Photo of the Day:

Top: The landmark India Gate lit up; Bottom: The same location in darkness when the lights are turned out for one hour to mark Earth Hour, in New Delhi, India, Saturday, March 29, 2014. Earth Hour is a global call to turn off lights for 60 minutes to highlight the global climate change.

Top: The landmark India Gate lit up; Bottom: The same location in darkness when the lights are turned out for one hour to mark Earth Hour, in New Delhi, India, Saturday, March 29, 2014. Earth Hour is a global call to turn off lights for 60 minutes to highlight the global climate change.

Credit: Altaf Qadri/AP


Tweet of the Day: 

Video of the Day: Charles Renfro, AIA, of DS+R talks to T Magazine. [The New York Times]

Number of the Day—125: The Eiffel Tower turned 125 yesterday. [Time]

3 More Stories for Tuesday:

Affordable housing is at the top of New York mayor Bill de Blasio’s agenda, citing the Domino Sugar development as the model for his approach to building or preserving 200,000 affordable apartments in the next decade. [New York Daily News]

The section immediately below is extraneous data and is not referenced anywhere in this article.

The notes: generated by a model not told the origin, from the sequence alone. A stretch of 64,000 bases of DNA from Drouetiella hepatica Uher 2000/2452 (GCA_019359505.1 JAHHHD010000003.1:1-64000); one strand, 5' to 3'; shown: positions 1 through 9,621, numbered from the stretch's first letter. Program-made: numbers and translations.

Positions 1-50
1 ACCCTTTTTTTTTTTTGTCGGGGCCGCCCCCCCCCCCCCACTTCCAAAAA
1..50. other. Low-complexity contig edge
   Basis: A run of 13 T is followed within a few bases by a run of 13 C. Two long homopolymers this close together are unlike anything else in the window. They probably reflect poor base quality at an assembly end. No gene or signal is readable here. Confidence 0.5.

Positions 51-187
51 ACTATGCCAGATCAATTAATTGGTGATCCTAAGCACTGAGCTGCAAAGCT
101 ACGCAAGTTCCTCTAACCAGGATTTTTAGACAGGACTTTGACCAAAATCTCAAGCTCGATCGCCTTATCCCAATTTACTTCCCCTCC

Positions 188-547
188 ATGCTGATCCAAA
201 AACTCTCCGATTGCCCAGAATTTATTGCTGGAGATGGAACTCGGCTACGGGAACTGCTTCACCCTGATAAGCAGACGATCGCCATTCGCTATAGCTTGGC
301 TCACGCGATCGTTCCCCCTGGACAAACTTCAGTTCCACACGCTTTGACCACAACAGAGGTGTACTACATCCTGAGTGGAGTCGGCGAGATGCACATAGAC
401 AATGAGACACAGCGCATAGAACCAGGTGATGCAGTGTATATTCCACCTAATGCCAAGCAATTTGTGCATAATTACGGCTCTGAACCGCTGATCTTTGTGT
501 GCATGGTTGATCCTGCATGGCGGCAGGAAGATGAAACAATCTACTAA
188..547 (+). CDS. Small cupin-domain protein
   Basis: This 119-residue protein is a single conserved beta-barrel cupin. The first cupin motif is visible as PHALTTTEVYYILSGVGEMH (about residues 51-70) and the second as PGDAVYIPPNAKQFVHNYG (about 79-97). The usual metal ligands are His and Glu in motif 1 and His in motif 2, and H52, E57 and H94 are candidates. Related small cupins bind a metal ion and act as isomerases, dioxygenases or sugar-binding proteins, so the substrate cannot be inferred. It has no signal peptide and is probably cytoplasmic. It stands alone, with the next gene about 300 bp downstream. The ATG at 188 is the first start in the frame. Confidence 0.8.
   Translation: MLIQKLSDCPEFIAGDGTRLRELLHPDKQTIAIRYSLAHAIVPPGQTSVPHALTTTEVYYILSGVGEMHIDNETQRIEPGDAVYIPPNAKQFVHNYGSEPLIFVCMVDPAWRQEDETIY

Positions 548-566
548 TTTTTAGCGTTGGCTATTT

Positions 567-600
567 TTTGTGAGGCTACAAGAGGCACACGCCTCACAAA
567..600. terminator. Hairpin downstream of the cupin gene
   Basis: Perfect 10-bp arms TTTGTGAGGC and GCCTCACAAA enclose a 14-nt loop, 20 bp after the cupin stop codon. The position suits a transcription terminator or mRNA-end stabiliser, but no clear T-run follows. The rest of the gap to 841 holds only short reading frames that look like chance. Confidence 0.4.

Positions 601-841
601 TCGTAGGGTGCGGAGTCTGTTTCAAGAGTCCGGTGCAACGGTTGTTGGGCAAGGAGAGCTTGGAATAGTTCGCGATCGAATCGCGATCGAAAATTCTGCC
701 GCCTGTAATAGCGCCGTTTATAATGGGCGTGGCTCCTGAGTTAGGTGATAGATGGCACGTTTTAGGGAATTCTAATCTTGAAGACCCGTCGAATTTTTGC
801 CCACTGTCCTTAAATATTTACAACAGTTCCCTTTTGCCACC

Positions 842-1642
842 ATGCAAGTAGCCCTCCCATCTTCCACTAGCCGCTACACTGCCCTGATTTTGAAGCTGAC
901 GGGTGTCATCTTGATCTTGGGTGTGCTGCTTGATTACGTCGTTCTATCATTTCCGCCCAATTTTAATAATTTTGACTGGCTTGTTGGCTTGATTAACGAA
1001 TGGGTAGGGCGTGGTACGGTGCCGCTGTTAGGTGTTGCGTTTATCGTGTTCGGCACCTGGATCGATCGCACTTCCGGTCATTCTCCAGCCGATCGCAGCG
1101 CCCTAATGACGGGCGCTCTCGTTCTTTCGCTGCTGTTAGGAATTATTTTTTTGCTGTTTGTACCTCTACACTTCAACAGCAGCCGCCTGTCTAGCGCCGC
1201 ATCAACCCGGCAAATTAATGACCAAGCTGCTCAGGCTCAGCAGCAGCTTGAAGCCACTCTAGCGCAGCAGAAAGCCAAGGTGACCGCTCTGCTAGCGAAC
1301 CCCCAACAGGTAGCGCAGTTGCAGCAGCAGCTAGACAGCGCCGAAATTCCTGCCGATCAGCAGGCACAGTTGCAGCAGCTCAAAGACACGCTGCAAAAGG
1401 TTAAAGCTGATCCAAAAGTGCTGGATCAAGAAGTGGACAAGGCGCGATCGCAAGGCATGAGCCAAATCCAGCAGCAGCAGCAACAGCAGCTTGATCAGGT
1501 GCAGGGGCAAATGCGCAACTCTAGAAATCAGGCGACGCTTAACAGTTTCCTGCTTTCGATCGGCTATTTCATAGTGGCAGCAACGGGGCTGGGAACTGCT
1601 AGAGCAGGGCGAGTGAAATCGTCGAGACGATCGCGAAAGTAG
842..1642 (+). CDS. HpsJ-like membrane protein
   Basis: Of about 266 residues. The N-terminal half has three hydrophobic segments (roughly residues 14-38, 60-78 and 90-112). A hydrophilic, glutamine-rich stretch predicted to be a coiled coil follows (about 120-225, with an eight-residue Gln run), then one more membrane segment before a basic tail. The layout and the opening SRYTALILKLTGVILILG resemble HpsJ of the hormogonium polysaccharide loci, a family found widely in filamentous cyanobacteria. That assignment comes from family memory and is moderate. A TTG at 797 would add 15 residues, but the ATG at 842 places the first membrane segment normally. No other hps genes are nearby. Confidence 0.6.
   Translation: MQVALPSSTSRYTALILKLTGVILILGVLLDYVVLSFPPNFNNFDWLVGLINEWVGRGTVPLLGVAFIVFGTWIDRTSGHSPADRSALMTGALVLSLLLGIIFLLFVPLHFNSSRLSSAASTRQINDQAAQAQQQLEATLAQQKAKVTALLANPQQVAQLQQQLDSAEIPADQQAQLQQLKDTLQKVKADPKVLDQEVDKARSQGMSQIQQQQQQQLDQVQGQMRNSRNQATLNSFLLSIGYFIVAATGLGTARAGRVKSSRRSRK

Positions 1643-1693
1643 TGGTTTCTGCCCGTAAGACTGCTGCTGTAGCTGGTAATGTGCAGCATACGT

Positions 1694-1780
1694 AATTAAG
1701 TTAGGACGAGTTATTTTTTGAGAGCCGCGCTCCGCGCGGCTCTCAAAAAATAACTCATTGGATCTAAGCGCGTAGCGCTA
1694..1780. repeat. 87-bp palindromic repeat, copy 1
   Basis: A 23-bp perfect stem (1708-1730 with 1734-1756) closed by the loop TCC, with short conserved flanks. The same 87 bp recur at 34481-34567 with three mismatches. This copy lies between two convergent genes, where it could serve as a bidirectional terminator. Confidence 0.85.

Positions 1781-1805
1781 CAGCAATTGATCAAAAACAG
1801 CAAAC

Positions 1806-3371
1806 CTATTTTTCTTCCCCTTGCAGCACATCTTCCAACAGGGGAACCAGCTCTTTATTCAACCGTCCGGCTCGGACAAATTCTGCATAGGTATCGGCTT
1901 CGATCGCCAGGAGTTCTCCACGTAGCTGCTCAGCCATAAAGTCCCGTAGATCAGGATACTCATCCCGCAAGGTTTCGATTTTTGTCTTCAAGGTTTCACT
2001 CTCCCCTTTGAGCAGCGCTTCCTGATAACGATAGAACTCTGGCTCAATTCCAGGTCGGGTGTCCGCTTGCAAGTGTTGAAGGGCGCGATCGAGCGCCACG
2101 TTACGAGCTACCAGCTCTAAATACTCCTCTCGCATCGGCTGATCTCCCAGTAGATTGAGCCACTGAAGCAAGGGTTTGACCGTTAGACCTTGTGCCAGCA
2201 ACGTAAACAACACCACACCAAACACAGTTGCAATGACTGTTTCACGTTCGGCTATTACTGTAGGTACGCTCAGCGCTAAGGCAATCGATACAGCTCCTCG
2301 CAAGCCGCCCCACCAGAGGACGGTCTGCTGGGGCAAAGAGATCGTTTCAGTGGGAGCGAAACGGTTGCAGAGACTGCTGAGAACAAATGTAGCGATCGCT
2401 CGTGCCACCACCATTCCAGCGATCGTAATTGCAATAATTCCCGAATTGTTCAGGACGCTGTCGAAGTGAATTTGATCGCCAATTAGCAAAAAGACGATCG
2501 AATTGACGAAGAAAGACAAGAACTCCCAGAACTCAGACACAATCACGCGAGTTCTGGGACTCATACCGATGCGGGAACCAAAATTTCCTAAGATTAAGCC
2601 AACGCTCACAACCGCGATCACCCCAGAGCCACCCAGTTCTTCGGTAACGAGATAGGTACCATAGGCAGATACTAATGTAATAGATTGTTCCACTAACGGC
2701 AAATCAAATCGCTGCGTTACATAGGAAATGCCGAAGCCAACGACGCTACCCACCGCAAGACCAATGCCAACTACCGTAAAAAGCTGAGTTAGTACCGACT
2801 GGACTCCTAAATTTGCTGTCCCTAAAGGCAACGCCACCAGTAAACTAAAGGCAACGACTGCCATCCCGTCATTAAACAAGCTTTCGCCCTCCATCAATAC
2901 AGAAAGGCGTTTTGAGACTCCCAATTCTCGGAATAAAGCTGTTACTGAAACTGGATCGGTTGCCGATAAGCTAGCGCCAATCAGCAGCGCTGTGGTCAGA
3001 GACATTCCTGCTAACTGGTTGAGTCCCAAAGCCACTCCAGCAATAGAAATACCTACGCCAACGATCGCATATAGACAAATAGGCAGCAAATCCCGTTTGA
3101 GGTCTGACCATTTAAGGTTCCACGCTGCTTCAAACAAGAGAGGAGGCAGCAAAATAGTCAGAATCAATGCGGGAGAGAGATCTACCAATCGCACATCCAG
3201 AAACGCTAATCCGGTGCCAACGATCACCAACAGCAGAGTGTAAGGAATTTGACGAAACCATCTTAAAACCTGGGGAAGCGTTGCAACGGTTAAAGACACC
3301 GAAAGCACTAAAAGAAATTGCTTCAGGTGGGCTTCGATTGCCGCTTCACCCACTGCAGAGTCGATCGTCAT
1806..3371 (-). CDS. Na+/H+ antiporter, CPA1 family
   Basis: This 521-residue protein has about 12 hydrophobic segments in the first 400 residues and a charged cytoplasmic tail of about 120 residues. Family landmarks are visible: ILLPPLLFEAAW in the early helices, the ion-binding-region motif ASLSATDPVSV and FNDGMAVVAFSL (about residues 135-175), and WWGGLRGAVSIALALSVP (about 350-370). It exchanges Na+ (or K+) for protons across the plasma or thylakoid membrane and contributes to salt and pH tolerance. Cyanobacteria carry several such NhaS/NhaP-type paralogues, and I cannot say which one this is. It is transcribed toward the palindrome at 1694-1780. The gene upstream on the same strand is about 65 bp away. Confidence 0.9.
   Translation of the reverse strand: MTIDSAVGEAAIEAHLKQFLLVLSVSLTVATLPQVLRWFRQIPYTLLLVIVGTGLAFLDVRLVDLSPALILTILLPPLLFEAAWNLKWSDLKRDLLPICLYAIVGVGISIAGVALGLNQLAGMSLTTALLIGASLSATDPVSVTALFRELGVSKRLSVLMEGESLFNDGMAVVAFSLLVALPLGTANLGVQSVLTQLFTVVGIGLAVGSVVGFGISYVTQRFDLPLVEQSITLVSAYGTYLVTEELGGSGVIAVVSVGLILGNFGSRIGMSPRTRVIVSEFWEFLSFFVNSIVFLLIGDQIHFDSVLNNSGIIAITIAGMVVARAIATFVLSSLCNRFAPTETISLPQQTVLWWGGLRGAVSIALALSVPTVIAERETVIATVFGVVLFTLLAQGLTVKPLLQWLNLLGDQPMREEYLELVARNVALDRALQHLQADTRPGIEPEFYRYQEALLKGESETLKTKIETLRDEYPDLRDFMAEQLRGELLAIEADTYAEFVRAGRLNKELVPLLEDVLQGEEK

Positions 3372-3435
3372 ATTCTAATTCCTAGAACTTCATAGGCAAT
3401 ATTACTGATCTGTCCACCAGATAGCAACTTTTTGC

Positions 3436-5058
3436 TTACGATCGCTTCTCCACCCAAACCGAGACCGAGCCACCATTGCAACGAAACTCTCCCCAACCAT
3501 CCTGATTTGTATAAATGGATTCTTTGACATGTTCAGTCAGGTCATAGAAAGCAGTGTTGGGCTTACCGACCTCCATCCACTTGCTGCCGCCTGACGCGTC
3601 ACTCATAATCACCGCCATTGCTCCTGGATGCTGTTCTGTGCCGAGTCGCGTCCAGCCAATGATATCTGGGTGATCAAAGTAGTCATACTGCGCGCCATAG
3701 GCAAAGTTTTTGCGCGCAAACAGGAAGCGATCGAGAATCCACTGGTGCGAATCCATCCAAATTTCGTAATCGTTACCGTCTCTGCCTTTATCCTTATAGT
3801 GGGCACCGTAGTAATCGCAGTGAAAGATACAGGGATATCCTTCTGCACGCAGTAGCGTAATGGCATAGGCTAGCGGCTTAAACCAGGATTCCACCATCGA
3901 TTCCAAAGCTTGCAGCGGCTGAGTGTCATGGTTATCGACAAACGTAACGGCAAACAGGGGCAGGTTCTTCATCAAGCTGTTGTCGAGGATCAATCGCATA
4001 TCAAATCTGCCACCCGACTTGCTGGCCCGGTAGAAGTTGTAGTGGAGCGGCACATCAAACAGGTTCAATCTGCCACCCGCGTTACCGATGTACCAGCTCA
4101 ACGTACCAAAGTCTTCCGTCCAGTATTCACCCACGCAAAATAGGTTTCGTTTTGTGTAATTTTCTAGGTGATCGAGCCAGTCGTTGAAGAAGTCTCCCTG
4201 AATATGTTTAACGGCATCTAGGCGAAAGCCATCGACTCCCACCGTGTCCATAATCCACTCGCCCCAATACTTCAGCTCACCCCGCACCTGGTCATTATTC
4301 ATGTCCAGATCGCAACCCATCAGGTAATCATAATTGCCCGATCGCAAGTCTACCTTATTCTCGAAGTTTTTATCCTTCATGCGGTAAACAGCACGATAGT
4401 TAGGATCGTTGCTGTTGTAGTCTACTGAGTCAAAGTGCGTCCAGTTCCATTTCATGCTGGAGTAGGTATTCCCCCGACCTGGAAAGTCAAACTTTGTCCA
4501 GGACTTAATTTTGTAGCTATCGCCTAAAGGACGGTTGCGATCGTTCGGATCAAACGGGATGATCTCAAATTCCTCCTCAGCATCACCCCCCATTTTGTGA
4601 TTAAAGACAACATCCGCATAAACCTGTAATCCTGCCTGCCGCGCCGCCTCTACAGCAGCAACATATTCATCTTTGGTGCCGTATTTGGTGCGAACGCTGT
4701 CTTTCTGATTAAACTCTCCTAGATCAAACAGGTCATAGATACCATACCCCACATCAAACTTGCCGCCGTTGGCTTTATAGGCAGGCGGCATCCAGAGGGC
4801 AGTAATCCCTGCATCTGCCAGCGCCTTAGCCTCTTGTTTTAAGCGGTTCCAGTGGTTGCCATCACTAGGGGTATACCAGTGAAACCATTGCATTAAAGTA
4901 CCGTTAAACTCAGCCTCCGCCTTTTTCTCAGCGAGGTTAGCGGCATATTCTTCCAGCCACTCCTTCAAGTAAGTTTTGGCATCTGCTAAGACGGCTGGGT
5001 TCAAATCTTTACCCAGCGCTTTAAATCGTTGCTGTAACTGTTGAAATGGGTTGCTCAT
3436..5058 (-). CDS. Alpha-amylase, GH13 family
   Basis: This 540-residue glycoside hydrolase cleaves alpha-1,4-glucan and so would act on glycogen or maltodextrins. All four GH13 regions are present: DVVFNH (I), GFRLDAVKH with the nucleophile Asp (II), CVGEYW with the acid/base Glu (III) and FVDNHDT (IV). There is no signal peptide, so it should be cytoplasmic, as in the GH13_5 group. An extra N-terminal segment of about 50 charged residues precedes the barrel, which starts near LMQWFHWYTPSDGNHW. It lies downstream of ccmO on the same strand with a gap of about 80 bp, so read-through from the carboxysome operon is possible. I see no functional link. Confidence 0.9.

British architect Terry Farrell conducted an independent review of the UK’s architecture policy. Here are his conclusions. [The Guardian]

The firm TYIN Tegnestue designed small bamboo and timber structures for an orphanage. [Wired]

Critics Corner:

The Guardian’s Rowan Moore on London’s changing skyline: “The city needs a clearer, more precise framework, one that states where height is acceptable and where not. It can identify opportunities for vertical growth as well as restrictions.” [The Guardian]

San Francisco Chronicle’s John King on the Moscone Convention Center: “San Francisco may be the only city on the continent that expects a two-block chunk of downtown to flourish as both a major event facility and a variegated public park.” [SF Gate]

Los Angeles Times’s Christopher Hawthorne on Emerson College: “the sheer striking presence of the building on Sunset gives me at least a modest amount of hope for future architectural experiments in Los Angeles — especially ones that will replace the brooding quality of Mayne's buildings with something less aggressively downcast and more productively humane. [Los Angeles Times]

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